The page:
A three judge panel from the 7th Circuit, which included the influential Judge Richard Posner, recently handed down a significant decision regarding the copyright implications of video streaming over social networks.
Plaintiff Flava Works produces pornographic movies which are only viewable behind a pay wall. As the court noted, “Flava specializes in the production and distribution of videos of black men engaged in homosexual acts.” The defendant Marques Gunter runs a “social video bookmarking” website called myVidster.com in which users can bookmark and playback videos from across the web. Posted videos are tagged for categorization, and can be viewed by any visitors to the site.
By default, myVidster has a “family” filter turned on, which results in content that is standard YouTube fare. However, if the filter is turned off, the court noted that “your visit will reveal a mixture of pornographic and nonpornographic videos, with the former predominating, and of those the majority are homosexual and many of the actors in the homosexual videos are black.” Thus, it would appear that myVidster was known as a source for such content.
Flava sued Gunter because myVidster users were bookmarking and streaming Flava videos that had been illegally uploaded to third party servers. The district court had previously granted a preliminary injunction to Flava, on the grounds that Flava had demonstrated a likelihood of success on its claim for contributory copyright infringement (a doctrine providing copyright liability for those who may not directly infringe, but nevertheless facilitate infringement by others). The district court emphasized the fact that myVidster users viewed bookmarked videos on the myVidster site, and when viewing videos were not taken to the third party sites that hosted the videos.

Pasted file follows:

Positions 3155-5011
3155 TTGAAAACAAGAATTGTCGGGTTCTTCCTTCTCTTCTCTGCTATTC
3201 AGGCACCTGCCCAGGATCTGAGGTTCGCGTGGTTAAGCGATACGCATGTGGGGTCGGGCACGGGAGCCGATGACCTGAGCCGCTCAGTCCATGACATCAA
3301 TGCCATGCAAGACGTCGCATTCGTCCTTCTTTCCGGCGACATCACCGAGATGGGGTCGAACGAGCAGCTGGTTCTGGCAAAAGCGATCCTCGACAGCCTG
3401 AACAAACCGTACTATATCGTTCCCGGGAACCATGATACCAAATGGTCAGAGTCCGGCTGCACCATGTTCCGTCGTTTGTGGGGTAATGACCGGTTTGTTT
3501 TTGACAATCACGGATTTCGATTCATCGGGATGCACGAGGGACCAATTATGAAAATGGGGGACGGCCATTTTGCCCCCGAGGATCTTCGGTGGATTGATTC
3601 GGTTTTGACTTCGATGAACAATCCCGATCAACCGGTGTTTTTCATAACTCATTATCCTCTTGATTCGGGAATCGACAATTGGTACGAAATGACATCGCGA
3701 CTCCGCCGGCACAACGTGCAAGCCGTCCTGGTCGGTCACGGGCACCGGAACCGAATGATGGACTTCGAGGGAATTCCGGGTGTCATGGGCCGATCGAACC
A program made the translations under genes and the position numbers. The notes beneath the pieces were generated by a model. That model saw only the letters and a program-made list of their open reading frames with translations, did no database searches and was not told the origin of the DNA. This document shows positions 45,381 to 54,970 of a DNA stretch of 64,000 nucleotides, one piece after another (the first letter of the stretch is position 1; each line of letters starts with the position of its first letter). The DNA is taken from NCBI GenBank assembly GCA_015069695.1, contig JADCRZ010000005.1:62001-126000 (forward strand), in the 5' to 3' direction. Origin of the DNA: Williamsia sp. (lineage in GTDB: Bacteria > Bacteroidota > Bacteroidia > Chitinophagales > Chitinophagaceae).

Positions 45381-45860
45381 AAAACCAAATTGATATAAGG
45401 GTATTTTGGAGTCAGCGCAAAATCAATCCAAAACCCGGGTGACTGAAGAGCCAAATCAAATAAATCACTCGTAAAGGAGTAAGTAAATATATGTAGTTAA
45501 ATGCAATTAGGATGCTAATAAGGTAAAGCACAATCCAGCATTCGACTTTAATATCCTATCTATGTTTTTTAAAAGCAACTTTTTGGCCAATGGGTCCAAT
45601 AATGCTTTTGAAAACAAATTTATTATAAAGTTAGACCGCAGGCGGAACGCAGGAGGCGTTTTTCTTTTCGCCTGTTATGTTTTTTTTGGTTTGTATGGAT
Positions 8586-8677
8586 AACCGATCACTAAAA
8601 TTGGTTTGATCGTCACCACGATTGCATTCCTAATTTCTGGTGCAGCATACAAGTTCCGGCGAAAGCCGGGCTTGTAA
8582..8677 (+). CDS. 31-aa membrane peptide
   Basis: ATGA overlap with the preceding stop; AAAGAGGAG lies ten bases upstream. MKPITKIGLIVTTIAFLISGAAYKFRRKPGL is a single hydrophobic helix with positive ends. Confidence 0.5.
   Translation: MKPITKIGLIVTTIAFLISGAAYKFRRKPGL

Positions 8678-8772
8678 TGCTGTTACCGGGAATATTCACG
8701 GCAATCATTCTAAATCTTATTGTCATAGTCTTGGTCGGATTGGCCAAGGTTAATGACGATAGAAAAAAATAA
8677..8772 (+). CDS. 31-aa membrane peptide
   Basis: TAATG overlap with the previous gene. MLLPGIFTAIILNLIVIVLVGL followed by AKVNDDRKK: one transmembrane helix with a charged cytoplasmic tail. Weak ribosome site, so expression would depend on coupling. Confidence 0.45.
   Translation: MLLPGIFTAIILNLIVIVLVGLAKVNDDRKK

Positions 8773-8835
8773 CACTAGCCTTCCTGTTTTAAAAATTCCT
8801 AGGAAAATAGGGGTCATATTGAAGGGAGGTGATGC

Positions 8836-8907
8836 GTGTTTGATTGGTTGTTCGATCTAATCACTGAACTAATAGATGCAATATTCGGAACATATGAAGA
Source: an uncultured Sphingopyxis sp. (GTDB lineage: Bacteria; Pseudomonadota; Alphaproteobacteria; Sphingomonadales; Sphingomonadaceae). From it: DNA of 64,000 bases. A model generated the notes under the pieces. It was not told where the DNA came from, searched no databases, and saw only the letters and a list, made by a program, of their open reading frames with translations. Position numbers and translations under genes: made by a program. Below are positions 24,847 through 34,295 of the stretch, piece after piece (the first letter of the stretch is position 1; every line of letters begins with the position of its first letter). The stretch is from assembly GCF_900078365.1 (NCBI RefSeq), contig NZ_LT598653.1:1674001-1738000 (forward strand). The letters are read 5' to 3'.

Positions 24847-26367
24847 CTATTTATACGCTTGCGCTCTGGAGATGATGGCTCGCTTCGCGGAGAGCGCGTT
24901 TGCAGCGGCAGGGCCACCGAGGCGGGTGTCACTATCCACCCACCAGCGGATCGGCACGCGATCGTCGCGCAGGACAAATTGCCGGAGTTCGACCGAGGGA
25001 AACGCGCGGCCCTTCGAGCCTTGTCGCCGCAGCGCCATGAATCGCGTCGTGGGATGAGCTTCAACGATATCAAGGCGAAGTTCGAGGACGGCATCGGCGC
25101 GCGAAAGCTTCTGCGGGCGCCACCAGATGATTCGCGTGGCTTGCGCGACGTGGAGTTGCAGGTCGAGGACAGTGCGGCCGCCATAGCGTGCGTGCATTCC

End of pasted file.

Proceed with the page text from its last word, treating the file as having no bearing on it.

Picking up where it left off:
On appeal, the 7th Circuit reversed the preliminary injunction, adopting the standard that contributory infringement requires “personal conduct that encourages or assists the infringement.” The appeals court reasoned that the infringers here were those who actually copied Flava’s copyrighted videos by uploading them to third party servers on the Internet, and that there was no evidence that these infringers were users of myVidster, or that myVidster was encouraging these infringers to upload Flava’s content.
The appeals court compared myVidster’s actions to that of a publication providing movie showtimes, as myVidster was providing the addresses to third party locations where videos can be viewed, and letting users stream such videos directly from those locations. The court reasoned that “[s]omeone who uses one of those addresses to bypass Flava’s pay wall and watch a copyrighted video for free is no more a copyright infringer than if he had snuck into a movie theater and watched a copyrighted movie without buying a ticket. The facilitator of conduct that doesn’t infringe copyright is not a contributory infringer.” Moreover, the appeals court found that a DMCA safe-harbor analysis (often relied upon by ISPs whose networks include copyrighted content) was unnecessary, because “a noninfringer doesn’t need a safe harbor.”
This ruling will surely be welcomed by social networks such as Facebook, where sharing, embedding and playing back videos are indispensable features. Although social networks can already rely on the DMCA safe harbors for protection when their users post copyrighted content without authorization, this holding is nevertheless favorable to both social networks and their users. Cases like this highlight the balancing act that courts must perform as they try to strike a balance between social networks, where content sharing is encouraged, and content providers who seek to protect their assets – especially when technology moves faster than the law.